A preferable outcome would be for the Canberra to guarantee that a future federal government would not adopt policies that expropriate any new investment (as governments already do with roads, ports and other long-lived infrastructure) and:

  • Abolish the commonwealth’s Renewable Energy Target (RET) and the subsidies, presently about $75 per MWh, it creates for wind and large-scale solar;
  • Eliminate the Small-Scale Renewable Energy Scheme (SRES) under which electricity users in general are forced to provide a subsidy of $40 per MWh to roof-top photovoltaic installations.
  • Cease all government subsidies through the budget including guarantees to bodies like the Clean Energy Regulator and the Clean Energy Finance Corporation (CEFC).
    In addition, state government should remove subsidies like the Queensland Solar Bonus scheme and preferential feed-in-tariffs for PV generated electricity.

With such policies, Australia would once again benefit from the cheap electricity that government market interventions have caused.

The Spectator Australia

Liberal, Green and ALP politicians conspire to destroy the economy
Catallaxy Files
Alan Moran
24 August 2017

Yesterday, Malcolm Turnbull, unveiling the plans by Pratt for new investment in containers said, “You know everything my government does is designed to encourage Australian businesses to invest.”   The absurdity of this was underlined by Anthony Pratt informing us, “Our cost of energy in America is 2½ times lower than Australia.’’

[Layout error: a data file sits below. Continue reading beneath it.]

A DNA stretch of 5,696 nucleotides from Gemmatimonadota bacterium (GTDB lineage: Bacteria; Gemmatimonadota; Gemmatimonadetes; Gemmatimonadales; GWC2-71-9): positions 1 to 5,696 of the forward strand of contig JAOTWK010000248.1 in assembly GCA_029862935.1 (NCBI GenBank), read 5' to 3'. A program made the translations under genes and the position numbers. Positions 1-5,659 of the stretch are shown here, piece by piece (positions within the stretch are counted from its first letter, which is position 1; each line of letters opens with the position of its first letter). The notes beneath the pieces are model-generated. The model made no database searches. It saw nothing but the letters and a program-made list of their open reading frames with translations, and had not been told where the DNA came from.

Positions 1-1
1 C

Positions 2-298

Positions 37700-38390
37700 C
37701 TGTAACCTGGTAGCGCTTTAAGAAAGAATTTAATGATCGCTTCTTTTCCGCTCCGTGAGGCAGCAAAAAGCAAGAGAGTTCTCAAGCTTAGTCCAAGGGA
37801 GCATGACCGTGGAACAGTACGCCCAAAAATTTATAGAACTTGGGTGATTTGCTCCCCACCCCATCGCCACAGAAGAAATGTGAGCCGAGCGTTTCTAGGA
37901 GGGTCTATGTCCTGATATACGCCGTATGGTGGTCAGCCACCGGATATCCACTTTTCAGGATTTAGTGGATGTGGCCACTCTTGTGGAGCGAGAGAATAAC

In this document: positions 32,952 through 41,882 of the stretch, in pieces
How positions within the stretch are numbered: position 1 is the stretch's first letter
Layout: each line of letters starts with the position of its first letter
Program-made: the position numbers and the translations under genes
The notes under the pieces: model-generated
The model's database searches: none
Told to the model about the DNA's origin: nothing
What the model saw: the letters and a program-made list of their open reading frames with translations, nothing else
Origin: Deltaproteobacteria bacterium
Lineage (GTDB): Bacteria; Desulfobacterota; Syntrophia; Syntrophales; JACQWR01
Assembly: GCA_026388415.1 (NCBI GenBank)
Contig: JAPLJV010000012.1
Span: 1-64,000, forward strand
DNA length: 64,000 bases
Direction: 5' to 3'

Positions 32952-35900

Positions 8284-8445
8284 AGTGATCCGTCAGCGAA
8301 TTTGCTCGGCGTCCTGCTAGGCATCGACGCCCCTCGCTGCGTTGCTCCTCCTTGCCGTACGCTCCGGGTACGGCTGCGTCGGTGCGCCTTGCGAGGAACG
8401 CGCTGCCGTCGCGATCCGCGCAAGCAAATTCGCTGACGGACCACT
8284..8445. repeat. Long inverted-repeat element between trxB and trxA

One fifth the costs of the Pratt business’s production is energy and the facility is only possible by providing subsidies to the in-house production of this.  Here is how our political leaders tell us that we now build wealth: tax energy consumers and re-allocate the funds only to the most expensive energy sources.

Like a saboteur chastising the owners of the facility he has destroyed, the PM is said to be going “to eyeball the energy companies over bills”.  He will doubtless say, “how can it be true that prices are rising so savagely when Finkel, assorted blood-sucking subsidy-farmers and I myself say we have fabulous renewable resources and are seeking to incentivise more of them with the outcome being cheaper prices?”

Yesterday also saw yet another paragon or rationality, the imbecilic Victorian Premier, announced more subsidies for price-busting renewables, Mr Andrews said his plan would bring $1.3 billion in investment and 1250 construction jobs. That is more spending to generate higher costs.  The doubling of energy prices that such existing measures have already caused is pigeonholed with the pretence that this is nothing to do with wind.

Untouched by economic reality, here are the fantasy figures that the Victorian government is claiming as the outcome: